The use of herbs as additives in livestock nutrition as an alternative to antibiotics is becoming a new goal in animal production. It is known that green tea exerts antimicrobial activity owing to specific flavonoid compounds named catechins, primarily represented by epigallocatechin-3-gallate (EGCG). Remarkably, despite many potential benefits of green tea and EGCG consumption, it is also important to get an insight on the possible reproductive-related consequences of feeding supplementation. To this purpose, granulosa cells were harvested from follicles > 5mm and treated with 5 and 50 microg/ml of EGCG in order to evaluate the effects on the main parameters of granulosa cell function: steroidogenesis, by measuring progesterone and estradiol-17beta production, and proliferation, one of the major feature of ovarian follicular growth. Moreover, as the genesis of new vessels has been demonstrated to be fundamental for follicle development, we evaluated the effect of EGCG on the production of the main angiogenetic factor, VEGF, by swine granulosa cells. Finally, since reactive oxygen species (ROS) might be involved in the control of female reproductive activity, we studied the effect of EGCG on superoxide anion (O2-) and hydrogen peroxide (H2O2) production by swine granulosa cells and on the activity of the scavenging enzyme superoxide dismutase (SOD). EGCG significantly (p < 0.05) inhibited proliferation, steroidogenesis, VEGF and O2- production by swine granulosa cells; on the contrary, H2O2 levels and SOD activity were stimulated (p < 0.05) by the catechin. Therefore, since our data demonstrate that EGCG has a negative effect on reproductive performances in swine, feeding supplementation should be carefully considered

Epigallocatechin-3-gallate from green tea negatively affects swine granulosa cell function / Basini, Giuseppina; Bianco, F.; Grasselli, Francesca. - In: DOMESTIC ANIMAL ENDOCRINOLOGY. - ISSN 0739-7240. - 28:(2005), pp. 243-256. [10.1016/j.domaniend.2004.10002]

Epigallocatechin-3-gallate from green tea negatively affects swine granulosa cell function

BASINI, Giuseppina;GRASSELLI, Francesca
2005-01-01

Abstract

The use of herbs as additives in livestock nutrition as an alternative to antibiotics is becoming a new goal in animal production. It is known that green tea exerts antimicrobial activity owing to specific flavonoid compounds named catechins, primarily represented by epigallocatechin-3-gallate (EGCG). Remarkably, despite many potential benefits of green tea and EGCG consumption, it is also important to get an insight on the possible reproductive-related consequences of feeding supplementation. To this purpose, granulosa cells were harvested from follicles > 5mm and treated with 5 and 50 microg/ml of EGCG in order to evaluate the effects on the main parameters of granulosa cell function: steroidogenesis, by measuring progesterone and estradiol-17beta production, and proliferation, one of the major feature of ovarian follicular growth. Moreover, as the genesis of new vessels has been demonstrated to be fundamental for follicle development, we evaluated the effect of EGCG on the production of the main angiogenetic factor, VEGF, by swine granulosa cells. Finally, since reactive oxygen species (ROS) might be involved in the control of female reproductive activity, we studied the effect of EGCG on superoxide anion (O2-) and hydrogen peroxide (H2O2) production by swine granulosa cells and on the activity of the scavenging enzyme superoxide dismutase (SOD). EGCG significantly (p < 0.05) inhibited proliferation, steroidogenesis, VEGF and O2- production by swine granulosa cells; on the contrary, H2O2 levels and SOD activity were stimulated (p < 0.05) by the catechin. Therefore, since our data demonstrate that EGCG has a negative effect on reproductive performances in swine, feeding supplementation should be carefully considered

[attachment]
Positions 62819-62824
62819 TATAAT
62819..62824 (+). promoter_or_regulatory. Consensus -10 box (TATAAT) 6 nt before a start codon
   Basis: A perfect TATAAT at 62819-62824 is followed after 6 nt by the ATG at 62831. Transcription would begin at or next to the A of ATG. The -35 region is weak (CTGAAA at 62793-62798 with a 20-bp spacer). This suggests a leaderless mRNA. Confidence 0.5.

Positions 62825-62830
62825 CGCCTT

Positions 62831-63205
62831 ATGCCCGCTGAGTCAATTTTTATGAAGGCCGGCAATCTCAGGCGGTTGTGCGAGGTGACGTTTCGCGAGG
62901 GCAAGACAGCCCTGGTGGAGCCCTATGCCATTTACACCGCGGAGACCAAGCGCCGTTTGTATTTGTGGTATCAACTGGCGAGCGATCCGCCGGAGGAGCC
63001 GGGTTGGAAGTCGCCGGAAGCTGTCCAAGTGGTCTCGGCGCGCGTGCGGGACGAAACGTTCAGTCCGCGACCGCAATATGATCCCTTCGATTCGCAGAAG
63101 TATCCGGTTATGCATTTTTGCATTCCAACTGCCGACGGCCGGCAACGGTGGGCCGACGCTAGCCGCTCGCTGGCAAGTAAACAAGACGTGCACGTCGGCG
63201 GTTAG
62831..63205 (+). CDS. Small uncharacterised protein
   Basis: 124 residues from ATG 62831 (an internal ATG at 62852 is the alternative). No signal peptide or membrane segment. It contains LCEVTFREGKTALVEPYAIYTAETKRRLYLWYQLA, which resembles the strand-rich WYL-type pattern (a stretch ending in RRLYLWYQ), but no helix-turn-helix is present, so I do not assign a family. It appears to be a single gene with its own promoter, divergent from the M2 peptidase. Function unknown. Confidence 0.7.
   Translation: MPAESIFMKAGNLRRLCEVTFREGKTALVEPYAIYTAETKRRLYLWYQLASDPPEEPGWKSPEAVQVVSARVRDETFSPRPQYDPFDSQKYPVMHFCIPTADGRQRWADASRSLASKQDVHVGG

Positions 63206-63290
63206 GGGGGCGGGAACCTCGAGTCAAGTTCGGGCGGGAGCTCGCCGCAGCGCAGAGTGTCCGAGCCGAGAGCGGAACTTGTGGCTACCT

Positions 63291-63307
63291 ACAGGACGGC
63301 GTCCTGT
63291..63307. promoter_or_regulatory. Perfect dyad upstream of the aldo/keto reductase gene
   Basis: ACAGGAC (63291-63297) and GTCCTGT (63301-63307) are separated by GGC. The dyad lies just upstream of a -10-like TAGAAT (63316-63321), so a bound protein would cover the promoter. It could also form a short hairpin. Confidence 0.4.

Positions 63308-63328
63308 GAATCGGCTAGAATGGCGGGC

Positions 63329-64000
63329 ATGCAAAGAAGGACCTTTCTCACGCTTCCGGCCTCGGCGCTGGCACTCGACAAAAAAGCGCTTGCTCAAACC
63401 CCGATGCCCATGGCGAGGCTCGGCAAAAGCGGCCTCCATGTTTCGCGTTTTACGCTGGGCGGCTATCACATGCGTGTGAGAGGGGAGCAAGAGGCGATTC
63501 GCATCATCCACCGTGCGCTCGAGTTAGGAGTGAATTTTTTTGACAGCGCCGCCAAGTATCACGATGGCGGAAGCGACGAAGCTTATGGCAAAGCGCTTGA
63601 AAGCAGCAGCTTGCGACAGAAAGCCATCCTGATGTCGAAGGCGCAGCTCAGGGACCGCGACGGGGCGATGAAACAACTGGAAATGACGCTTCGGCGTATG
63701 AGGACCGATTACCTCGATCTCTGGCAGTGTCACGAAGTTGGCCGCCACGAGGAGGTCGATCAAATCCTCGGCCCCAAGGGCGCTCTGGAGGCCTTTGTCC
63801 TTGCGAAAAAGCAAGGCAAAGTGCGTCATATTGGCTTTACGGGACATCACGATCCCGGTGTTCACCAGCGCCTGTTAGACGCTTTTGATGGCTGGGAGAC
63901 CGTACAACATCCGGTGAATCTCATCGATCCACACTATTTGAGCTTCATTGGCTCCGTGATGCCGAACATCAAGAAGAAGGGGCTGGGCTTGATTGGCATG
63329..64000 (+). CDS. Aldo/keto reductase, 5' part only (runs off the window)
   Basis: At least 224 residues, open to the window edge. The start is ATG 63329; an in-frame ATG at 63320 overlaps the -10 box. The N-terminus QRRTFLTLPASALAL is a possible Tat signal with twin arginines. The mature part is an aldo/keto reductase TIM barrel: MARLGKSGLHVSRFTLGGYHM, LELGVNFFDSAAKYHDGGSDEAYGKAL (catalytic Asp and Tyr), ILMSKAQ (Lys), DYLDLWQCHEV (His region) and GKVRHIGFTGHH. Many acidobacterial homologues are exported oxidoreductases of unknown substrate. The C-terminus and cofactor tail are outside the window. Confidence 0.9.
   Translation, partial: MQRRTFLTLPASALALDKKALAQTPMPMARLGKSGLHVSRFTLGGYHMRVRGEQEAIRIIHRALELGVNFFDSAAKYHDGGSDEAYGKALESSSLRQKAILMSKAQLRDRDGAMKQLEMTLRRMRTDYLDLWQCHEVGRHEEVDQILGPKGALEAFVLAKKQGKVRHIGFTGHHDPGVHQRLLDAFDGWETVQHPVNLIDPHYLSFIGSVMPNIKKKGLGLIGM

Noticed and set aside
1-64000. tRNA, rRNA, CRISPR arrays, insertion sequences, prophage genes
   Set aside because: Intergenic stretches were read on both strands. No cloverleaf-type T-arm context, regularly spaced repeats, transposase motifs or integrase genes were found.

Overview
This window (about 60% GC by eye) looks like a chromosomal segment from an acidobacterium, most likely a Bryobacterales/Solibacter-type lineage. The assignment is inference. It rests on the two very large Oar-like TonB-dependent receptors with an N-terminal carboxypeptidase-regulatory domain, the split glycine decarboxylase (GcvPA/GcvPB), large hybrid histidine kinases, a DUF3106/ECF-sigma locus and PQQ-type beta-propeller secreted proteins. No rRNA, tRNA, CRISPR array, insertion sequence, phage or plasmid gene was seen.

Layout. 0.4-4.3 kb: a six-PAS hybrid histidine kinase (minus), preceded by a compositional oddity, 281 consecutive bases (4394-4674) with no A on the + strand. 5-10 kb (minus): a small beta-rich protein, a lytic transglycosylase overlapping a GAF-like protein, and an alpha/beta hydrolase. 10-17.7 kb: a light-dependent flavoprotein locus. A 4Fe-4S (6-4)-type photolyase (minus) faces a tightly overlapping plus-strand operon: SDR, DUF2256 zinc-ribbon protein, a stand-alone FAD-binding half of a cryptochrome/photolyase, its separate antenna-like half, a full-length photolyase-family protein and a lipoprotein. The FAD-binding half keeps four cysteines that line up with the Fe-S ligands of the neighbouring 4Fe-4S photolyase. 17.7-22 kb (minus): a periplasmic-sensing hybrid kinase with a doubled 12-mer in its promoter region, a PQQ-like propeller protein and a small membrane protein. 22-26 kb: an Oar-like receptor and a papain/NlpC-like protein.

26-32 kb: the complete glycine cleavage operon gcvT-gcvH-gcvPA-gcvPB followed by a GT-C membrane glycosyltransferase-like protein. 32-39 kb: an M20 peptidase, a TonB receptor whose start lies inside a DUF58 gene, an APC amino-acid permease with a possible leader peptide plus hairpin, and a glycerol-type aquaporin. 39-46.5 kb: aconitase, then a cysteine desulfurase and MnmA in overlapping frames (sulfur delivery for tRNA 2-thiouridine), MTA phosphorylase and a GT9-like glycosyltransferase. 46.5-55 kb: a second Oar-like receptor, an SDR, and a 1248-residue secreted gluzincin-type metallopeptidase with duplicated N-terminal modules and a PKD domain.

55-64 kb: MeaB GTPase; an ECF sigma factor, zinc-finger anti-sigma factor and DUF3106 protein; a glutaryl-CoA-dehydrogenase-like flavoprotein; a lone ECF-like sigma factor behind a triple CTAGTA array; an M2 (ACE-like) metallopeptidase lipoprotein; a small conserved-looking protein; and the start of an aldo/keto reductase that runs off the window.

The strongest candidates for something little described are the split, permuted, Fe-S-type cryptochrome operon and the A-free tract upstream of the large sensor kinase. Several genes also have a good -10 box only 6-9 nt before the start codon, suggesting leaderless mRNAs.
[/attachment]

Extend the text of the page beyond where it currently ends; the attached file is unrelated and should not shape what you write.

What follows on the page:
2005
Epigallocatechin-3-gallate from green tea negatively affects swine granulosa cell function / Basini, Giuseppina; Bianco, F.; Grasselli, Francesca. - In: DOMESTIC ANIMAL ENDOCRINOLOGY. - ISSN 0739-7240. - 28:(2005), pp. 243-256. [10.1016/j.domaniend.2004.10002]
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